Bill followed along with the charts, input frequencies into the radio and transponder codes as we talked to Approach, and retrieved and wrote down the ATIS for me. I do usually fly VFR cross countries with the destination “Direct To” in the 430 but I love verifying my position using the chart and pilotage. I also have a Garmin GMA340 audio panel with the excellent Split 1/2 comm feature which means the copilot position headset can get the ATIS while the pilot position continues listening to Approach. On a busy frequency it can sometimes be quite difficult to hear the ATIS and flying solo it can often take a few repeats before I’ve gotten all of it. In this case I had a knowledgeable non-pilot passenger write it down perfectly organized!
We were below the shelf of the Boston class Bravo by the time we reached it and Boston Approach terminated radar services 10 miles out. Upon contacting Norwood Tower some traffic ahead of us was pointed out to follow. We are number three with the first plane on short final. It was pretty close to straight in and initially I was following the traffic with the airport barely visible in the haze. I think the final approach course was about 20 degrees right from the heading I was on following the other airplane.
Norwood ground asked if I was familiar with the airport and then gave very good progressive taxi instructions to the FBO. It turns out in the hubbub of loading the extra bag I’d forgotten to give our ETA to the recipient of dog who was meeting us in Norwood and she called me just after we shut down. Fortunately she was nearby so we didn’t have to wait long. The FBO was kind enough to waive any fees since we were flying for Pilots N Paws.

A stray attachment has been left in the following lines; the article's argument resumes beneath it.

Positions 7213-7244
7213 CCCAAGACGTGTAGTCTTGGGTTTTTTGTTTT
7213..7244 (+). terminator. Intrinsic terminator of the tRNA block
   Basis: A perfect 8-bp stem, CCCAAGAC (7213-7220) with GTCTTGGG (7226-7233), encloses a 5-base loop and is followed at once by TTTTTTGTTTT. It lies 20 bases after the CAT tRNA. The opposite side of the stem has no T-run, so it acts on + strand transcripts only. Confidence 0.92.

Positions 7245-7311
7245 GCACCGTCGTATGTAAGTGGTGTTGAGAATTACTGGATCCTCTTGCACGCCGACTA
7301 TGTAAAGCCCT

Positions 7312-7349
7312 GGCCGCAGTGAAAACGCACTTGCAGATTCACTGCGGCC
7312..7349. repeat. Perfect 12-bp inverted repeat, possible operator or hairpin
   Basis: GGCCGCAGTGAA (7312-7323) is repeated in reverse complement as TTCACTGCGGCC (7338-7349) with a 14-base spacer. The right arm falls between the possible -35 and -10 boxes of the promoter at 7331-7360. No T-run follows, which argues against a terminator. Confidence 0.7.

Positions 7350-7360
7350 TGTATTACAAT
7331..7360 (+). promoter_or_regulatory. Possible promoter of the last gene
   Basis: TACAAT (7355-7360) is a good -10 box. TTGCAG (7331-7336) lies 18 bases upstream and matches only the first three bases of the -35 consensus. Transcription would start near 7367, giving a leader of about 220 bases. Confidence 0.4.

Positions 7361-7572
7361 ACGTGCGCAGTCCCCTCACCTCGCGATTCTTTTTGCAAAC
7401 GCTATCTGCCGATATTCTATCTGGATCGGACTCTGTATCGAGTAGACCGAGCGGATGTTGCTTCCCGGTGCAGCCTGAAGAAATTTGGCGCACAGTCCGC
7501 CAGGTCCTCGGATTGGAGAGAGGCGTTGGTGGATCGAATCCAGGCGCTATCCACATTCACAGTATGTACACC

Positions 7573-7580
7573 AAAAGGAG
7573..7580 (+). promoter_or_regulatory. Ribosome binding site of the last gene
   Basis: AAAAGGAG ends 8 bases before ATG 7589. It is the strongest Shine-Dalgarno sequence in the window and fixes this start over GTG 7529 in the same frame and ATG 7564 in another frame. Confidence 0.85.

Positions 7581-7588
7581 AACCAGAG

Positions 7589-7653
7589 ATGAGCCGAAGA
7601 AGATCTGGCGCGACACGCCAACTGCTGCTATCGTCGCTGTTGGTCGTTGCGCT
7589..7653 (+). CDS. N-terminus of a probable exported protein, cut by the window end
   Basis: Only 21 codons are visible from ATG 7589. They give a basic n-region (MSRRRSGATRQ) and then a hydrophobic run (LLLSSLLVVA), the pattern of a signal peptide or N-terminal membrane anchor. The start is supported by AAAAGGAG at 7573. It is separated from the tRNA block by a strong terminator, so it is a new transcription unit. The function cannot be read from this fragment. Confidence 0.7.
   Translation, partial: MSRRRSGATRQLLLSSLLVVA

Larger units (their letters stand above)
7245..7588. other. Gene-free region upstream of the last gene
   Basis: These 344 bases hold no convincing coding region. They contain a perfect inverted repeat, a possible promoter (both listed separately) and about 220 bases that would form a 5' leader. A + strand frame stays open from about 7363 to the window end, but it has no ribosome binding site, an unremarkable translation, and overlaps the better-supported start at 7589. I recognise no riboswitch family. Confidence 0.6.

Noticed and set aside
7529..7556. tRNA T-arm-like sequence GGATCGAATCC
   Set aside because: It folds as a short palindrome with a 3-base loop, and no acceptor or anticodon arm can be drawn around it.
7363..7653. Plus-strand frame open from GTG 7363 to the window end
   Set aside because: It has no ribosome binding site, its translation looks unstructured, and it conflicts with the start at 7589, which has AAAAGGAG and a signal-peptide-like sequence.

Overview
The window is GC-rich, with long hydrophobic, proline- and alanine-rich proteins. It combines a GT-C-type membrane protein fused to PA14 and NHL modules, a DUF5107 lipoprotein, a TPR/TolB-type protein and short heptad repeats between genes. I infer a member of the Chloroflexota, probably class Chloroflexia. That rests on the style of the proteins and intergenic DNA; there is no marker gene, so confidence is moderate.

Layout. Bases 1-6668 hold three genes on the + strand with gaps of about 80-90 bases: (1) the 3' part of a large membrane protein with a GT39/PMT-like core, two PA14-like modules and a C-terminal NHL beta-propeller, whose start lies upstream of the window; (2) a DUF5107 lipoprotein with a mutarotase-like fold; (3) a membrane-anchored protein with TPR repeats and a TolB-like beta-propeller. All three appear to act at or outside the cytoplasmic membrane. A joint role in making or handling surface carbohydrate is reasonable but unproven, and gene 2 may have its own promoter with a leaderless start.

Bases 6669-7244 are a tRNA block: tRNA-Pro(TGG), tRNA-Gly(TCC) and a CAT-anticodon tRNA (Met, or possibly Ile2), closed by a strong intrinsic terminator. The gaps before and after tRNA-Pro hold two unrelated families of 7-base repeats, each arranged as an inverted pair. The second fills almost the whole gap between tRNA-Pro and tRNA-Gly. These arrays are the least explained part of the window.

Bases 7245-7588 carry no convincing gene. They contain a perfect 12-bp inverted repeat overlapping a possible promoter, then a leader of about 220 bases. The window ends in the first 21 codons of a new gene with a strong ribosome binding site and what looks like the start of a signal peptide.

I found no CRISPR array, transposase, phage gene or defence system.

There was a nice grassy area with some families watching planes come and go just outside the ground side of the FBO. It was the perfect place to wait for Sue from Toy Poodle Rescue and let the dog stretch its legs on something nicer than an airport ramp (though that Atlantic FBO lounge was pretty nice too!). It didn’t take long for Sue to show up
Departing Norwood I asked Ground to enter our information into the System for flight following and a Bravo clearance, Nashua, 4500 feet. They’ll give you a transponder code on the ground just like an IFR flight and after departure on initial call up with Boston approach I get “Cleared to climb into the Boston Class Bravo 4500 direct Nashua” before I even have to slow my climb. I do love working with Boston Approach – he also gave me “altitude your discretion” just before I wanted to start descending!
The total flying ended up being 2.9 hours. Flying for Pilots N Paws was rewarding and it went off without any major hitches. I also think that today was a valuable experience booster in that I explored the weight and balance envelope of the Cardinal, experienced a near gross weight takeoff on a hot day, flew in weather that while legal VFR was often hazy enough to make the horizon hard to discern at altitude, and made my first flight with a non human passenger!